Why The Florida Lotto Isn’t Enough For Public Education

From gamblers to grandmas, millions of Floridians play the Florida lottery.

About a quarter of that lottery money goes to education funds, which benefit K-12 schools, state universities and colleges.

But even with the $29 billion poured into the Florida lottery’s education trust fund, school districts said there isn’t enough money to fully fund K-12 education.

“They [the state legislature] sure keep adding requirements, but they don’t add additional dollars,” said Katie Corbin, the Chiefland Middle High School graduation coach.

About 27 percent of Florida Lottery sales money goes into an education trust fund, where it’s spent on Florida Bright Futures college scholarships and K-12 education. The other 73 percent of sales go toward prizes, retailers, vendors and operating expenses.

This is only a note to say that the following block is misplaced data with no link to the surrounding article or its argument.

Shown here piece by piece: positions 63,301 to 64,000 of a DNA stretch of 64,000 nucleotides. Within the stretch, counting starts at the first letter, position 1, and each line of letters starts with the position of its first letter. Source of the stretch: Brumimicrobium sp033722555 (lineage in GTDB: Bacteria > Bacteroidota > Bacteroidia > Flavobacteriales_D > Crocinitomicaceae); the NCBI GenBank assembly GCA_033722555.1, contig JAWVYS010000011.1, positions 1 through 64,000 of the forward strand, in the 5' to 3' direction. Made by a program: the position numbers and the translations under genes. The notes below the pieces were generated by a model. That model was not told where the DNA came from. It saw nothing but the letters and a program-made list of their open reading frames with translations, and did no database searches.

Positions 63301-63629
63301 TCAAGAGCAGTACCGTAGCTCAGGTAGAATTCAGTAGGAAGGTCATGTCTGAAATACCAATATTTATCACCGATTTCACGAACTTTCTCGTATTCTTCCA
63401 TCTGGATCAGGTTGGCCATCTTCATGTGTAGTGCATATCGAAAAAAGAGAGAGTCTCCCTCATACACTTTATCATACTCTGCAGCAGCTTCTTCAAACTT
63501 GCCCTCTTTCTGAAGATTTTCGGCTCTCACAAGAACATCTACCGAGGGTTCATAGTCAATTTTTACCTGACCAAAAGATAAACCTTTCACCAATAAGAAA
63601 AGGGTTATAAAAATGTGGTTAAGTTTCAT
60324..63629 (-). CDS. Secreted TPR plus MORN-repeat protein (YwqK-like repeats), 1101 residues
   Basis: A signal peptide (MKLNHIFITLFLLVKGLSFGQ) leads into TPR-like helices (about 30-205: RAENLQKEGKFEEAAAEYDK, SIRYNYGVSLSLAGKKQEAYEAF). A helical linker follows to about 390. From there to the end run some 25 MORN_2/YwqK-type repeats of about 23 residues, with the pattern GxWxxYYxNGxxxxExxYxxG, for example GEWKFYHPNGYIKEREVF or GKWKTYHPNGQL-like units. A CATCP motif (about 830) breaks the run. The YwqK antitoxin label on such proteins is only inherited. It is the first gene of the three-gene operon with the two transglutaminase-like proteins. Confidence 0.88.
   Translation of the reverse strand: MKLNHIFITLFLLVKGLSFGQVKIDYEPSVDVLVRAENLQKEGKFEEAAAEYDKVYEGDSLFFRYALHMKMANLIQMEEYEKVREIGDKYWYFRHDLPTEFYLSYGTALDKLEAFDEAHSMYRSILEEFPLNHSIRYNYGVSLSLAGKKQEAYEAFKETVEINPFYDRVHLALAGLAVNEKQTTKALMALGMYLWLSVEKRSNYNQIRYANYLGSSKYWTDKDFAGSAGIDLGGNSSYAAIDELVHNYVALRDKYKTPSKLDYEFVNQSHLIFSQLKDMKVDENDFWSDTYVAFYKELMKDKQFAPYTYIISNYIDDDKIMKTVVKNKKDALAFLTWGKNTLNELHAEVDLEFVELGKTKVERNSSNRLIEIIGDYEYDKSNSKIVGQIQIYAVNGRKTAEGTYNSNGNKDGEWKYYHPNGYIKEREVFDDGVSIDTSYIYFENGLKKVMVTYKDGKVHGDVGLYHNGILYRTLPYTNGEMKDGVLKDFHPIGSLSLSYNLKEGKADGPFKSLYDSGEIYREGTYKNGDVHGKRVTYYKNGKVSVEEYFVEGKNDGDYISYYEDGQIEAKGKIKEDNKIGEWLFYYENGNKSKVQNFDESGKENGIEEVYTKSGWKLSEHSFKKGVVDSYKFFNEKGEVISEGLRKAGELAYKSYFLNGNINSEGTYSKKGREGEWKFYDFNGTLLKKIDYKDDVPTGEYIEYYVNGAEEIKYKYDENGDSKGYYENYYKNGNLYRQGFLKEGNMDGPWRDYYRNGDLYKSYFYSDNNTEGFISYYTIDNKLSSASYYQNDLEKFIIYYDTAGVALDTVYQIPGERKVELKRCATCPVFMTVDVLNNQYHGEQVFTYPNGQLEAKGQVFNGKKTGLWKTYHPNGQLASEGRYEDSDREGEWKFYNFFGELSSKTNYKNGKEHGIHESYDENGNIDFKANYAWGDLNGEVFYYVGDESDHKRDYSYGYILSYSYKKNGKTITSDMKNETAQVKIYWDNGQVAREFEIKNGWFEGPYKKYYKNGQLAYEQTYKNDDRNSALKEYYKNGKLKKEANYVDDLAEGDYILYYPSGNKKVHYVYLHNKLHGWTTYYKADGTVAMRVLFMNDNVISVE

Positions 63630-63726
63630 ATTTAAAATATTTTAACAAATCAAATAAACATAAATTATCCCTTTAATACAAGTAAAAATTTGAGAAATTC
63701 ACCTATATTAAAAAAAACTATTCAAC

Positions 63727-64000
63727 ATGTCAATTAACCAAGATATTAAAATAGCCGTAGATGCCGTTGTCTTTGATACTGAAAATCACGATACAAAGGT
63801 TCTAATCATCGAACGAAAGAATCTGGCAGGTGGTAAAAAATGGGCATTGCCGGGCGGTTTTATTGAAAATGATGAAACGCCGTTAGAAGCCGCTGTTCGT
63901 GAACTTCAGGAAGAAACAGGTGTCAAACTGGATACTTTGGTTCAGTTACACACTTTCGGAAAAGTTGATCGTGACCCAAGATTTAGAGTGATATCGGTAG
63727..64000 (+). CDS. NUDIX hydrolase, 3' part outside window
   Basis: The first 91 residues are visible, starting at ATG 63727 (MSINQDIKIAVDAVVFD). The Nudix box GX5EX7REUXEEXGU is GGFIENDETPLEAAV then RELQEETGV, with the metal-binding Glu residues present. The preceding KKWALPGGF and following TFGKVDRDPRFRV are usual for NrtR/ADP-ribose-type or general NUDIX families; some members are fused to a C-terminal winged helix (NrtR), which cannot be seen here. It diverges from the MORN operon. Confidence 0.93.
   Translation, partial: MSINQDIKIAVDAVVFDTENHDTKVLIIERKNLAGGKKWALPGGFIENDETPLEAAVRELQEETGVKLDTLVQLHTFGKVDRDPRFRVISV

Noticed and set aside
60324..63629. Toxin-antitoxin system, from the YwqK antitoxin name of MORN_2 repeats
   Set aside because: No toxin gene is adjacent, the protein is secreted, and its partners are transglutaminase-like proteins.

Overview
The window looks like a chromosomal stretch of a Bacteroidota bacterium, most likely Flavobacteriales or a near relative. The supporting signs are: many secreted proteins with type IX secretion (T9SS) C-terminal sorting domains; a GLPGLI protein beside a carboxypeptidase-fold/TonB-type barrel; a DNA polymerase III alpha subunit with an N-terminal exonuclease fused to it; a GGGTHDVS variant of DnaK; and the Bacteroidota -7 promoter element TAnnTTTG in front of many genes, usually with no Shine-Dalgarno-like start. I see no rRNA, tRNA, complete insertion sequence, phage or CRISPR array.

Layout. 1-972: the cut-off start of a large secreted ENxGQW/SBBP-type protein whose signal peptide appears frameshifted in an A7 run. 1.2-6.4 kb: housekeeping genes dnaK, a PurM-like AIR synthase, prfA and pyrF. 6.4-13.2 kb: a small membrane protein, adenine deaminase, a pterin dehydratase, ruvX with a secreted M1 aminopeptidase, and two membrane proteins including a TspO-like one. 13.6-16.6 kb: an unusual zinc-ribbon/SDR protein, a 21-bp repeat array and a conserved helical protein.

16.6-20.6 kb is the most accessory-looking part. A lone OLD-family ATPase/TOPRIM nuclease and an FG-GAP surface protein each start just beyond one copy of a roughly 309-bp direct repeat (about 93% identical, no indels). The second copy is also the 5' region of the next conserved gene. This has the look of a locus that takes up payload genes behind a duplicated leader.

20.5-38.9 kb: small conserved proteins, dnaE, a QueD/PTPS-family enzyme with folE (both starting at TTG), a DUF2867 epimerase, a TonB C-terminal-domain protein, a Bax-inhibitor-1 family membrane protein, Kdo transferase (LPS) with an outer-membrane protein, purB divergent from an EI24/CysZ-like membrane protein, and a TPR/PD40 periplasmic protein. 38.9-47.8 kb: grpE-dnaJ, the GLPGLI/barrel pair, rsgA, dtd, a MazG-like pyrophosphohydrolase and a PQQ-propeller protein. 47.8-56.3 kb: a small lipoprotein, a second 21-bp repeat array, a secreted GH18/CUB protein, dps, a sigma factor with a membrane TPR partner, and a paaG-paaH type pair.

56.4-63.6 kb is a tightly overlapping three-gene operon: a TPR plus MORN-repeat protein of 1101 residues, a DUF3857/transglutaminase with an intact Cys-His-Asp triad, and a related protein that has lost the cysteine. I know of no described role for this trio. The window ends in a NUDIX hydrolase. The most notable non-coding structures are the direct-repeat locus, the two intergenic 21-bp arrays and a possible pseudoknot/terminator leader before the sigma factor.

The lottery transfers money to the education fund once a month, said Nidia Tew, a Florida Lottery spokesperson.

From there it is up to the Florida legislators to choose how to distribute the money to school districts and scholarship funds, said Alexander Rella, the Alachua County School Board assistant superintendent of business services.

The lottery money allocated for K-12 education is used to build schools, help decrease class sizes and pay for school-recognition programs, where schools that earn good grades are rewarded with additional money, Rella said.

School districts also get discretionary funds from the lottery, meaning that school boards, teachers, principals and School Advisory Councils can choose where and how to spend that money, he said.

Read more here.


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